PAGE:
UNITED NATIONS – The United Nations agreed on Monday to create a second mission to support the peace process in Colombia, a civilian operation that will focus on verifying the reintegration of FARC guerrillas into civil society.
The mission, requested by both the Colombian government and the FARC, won the unanimous approval of the 15 members of the United Nations Security Council.
The operation will officially take off next Sept. 28, once the current mission wraps up, and which in the meantime will take on some of the new responsibilities.
The Security Council’s Resolution 2366 calls for UN Secretary-General Antonio Guterres to begin preparations immediately and present detailed recommendations as to the extent and operational aspects of the new mission within 45 days.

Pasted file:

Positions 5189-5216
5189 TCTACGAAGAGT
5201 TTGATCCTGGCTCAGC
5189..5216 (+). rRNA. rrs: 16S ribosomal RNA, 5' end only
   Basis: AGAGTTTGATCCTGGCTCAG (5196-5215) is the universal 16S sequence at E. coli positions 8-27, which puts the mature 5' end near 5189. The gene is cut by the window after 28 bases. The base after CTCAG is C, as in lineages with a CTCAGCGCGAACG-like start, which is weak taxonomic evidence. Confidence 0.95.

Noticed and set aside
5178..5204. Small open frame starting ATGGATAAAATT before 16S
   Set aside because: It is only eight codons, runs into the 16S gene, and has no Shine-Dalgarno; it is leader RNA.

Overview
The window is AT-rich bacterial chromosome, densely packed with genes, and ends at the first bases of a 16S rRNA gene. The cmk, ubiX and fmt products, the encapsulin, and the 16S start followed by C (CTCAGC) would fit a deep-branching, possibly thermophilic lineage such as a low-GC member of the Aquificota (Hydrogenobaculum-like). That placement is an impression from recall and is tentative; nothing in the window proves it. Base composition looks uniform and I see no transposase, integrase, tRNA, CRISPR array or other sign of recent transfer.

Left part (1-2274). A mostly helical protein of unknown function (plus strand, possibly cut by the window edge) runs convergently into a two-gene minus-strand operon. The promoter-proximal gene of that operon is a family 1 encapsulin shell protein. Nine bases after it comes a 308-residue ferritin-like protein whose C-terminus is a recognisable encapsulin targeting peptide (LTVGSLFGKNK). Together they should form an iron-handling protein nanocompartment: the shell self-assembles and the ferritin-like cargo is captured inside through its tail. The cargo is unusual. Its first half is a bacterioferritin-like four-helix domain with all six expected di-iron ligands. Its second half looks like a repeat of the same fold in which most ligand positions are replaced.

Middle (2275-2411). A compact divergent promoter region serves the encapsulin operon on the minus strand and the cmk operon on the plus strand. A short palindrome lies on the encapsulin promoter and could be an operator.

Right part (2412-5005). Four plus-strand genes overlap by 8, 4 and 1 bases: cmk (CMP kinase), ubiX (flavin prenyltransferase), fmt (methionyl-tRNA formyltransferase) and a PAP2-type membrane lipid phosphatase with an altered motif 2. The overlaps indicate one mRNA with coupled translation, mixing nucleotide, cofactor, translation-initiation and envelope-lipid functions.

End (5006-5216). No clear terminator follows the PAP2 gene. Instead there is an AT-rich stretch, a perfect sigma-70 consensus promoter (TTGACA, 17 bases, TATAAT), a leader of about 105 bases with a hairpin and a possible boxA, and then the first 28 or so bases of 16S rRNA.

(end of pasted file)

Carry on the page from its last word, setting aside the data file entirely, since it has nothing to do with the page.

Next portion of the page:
The new operation will cover an initial period of 12 months, and will be led by a special representative of the secretary-general.
Its main task, according to the United Nations, will be to verify the implementation of the peace treaty with regard to the political, economic and social reintegration of the FARC.
It must also check on the personal and collective security of former guerrillas and the functioning of programs for the protection of communities and organizations in territories previously affected by the conflict.
In addition, the resolution welcomes the FARC’S final steps in laying its arms, while recognizing the role the current UN mission has played in that process and in verifying the ceasefire.
Members of the Security Council noted yet again Monday their satisfaction at the way Colombia’s peace process has progressed, and emphasized their wish to continue supporting it.
Uruguayan Ambassador Elbio Rosselli similarly praised, as an example for all the world, “the Colombian people’s commitment to an endless search for peace.”
“Seeing the light of peace shine is for us a source of immense satisfaction,” he said.